Food & Drink

Munch like a monarch as you walk with the gods on Miyajima

by Steve John Powell

Contributing Writer

It’s 9 a.m. on Miyajima, the sacred island just a five-minute ferry ride from Hiroshima. Along the Omotesando shopping street, the restaurants and souvenir stores are opening for another day. The covered street resounds with the clatter of metal blinds being rolled up.

The gods still dwell on Miyajima, some folks say. It’s one of Japan’s “Top Three Beautiful Views” and home to the “floating” shrine of Itsukushima, a World Heritage Site. Yet for the people of Hiroshima, it’s the food that keeps them coming back.

“Miyajima has four attractions,” says student Maiko Takemura. “The great torii, the shrine, the view from Mount Misen and the food!” And Omotesando, with its endless eateries, is the best place to try Miyajima’s delights.

The first thing you notice there is the ubiquitous smoky smell of oysters, available at virtually every restaurant. Hiroshima accounts for 70 percent of Japan’s total production, and you sail past scores of oyster beds on the ferry ride over.

They call oysters “sea milk” here because of their high nutritional content. The mollusks turn up in rice and noodle dishes and stews, and are grilled right there in front of the shops, hence the sea-scented tang in the air.

If oysters aren’t your thing, try nibbling a nigirinbō — hollow tubes of fish paste brimming with bacon, cheese, asparagus and other scrumptious fillings. Many stores sell them to take out.

For something more substantial, how about Miyajima’s other speciality, anago (conger eel)? Anago meshi (on a bed of rice) is Miyajima’s classic dish, but Tachibana Shokudo, a restaurant near the start of Omotesando, also serves anago udon: a steaming bowl of noodles topped with generous chunks of tender eel, slices of pink and white chikuwa fish paste, wakame seaweed and a raw egg swirling around in yellow threads. It’s a hearty dish that sets you up nicely for a day’s sightseeing.

Another fun option is Oshokujidokoro Yosakoi, a second-floor restaurant along the seafront path parallel to Omotesando. Sit by the window overlooking the bay and treat yourself to anago okonomiyaki, a fusion of two local specialties: Miyajima conger eel and okonomiyaki — Hiroshima’s signature pancake dish, topped with a mountain of cabbage, squid, bean sprouts, pork and egg.

For something sweet, you can’t leave without trying the island’s most emblematic treat: momiji manjū — maple leaf-shaped buns stuffed with a choice of fillings. A few years ago, the only filling available was adzuki bean paste. Nowadays there’s cream, chocolate, chestnut puree and many more. Recently, agemomiji (deep-fried momiji manjū) have become enormously popular: “Crispy on the outside and soft inside!” Takemura enthuses.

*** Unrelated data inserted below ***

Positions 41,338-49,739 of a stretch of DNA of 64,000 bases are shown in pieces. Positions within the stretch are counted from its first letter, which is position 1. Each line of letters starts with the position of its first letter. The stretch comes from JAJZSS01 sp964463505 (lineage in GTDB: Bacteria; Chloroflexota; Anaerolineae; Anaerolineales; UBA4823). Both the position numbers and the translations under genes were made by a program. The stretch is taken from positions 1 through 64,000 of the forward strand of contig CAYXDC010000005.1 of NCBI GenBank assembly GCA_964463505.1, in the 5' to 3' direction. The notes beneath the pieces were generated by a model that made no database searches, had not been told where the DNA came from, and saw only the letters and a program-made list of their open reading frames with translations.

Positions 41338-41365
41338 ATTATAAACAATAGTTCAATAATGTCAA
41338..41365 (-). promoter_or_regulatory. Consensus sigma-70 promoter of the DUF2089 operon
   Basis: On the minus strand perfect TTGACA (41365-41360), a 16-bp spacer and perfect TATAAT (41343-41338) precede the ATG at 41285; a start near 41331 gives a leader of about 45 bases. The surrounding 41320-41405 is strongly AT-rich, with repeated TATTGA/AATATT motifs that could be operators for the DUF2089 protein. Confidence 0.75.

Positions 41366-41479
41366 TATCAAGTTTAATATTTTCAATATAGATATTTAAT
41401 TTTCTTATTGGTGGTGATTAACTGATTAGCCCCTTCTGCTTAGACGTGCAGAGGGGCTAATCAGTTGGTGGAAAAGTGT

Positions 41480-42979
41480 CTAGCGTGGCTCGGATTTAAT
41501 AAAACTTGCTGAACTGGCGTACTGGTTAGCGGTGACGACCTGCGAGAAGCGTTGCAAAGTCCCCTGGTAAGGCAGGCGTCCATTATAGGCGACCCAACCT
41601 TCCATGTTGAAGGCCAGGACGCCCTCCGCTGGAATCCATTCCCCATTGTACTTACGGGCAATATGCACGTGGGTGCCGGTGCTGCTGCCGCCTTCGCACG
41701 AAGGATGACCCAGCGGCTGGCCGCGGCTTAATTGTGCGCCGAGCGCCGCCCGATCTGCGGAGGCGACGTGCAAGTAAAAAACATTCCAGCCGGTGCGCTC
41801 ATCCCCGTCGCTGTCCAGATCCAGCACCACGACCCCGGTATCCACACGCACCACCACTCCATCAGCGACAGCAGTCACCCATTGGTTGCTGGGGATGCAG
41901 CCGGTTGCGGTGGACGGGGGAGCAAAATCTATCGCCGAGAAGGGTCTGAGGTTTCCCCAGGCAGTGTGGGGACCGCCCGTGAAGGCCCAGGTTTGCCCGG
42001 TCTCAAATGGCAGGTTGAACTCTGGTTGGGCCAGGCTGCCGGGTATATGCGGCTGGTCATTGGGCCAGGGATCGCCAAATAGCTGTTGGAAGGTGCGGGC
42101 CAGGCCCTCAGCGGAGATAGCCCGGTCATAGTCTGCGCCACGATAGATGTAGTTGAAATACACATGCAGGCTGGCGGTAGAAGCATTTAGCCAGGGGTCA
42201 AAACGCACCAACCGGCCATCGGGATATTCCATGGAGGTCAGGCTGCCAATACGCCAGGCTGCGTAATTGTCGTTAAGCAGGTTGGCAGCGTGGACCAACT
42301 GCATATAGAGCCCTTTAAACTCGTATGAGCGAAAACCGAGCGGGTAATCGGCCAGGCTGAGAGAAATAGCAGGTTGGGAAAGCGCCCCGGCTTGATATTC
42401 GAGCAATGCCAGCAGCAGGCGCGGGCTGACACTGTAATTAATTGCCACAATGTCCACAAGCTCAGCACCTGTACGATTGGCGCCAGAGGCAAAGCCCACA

You’ll find momiji manjū in every souvenir shop, displayed in beautiful gift boxes. In the Daikon-ya store, you can watch them being made on an automated conveyor belt. And at the rear of Daikon-ya, you’ll find a tiny Japanese garden, complete with bonsai, koi pond and waterfall. Munch your manjū and contemplate owner Kenzo Arimoto’s prize-winning koi (“worth around ¥1 million each,” he says with pride).

According to Arimoto, momiji manjū originated in the Meiji Era (1868-1912) when Ito Hirobumi (four-time prime minister of Japan) was drinking tea in a Miyajima teahouse. On seeing the delicate hands of the waitress he is said to have exclaimed: “What a beautiful hand! It’s just like a maple leaf!” The remark inspired the teahouse owner to start making maple leaf-shaped manjū, and they’ve been a symbol of Miyajima ever since. (The Japan National Tourism Organization website offers a more prosaic version of events.)

Fancy something more hands-on? Then head for the manjū shop Yamadaya. They’ll take you upstairs to the kitchen and teach you to make your very own manjū. It’s much easier than you’d think, and there’s even a machine that wraps them for you.

By lunchtime the street begins to fill out — a perfect time to go off and do your sightseeing. Visit the Itsukushima Shrine or ride the ropeway to the top of Mount Misen and gaze across the labyrinth of misty islands.

However, no matter how busy Omotesando gets by day, by 6 p.m. stores begin to close, the street quickly empties, and by 6:30 it’s deserted. Mametanuki, however, remains open until 11 p.m., thereby offering you a final chance to sample anago meshi before leaving the island. The eel is served in a delightful wooden box, with side dishes of pickles, miso soup (with local asari clams) and hijiki seaweed salad. Mametanuki lies at the rear of one of Miyajima’s oldest ryokan inns, Kinsuikan, founded in 1912, which also has a traditional-style onsen spa.

Catch the ferry home as the sun sets to see the great torii at its best. As you cast a last look back at the sacred gates, allow yourself a moment of deep contentment. For on Miyajima you have walked with the gods and dined like royalty.

Getting there: Ferries to Miyajima leave every 15 minutes from Miyajima-guchi. You can get to Miyajima-guchi by train or street car from Hiroshima Station.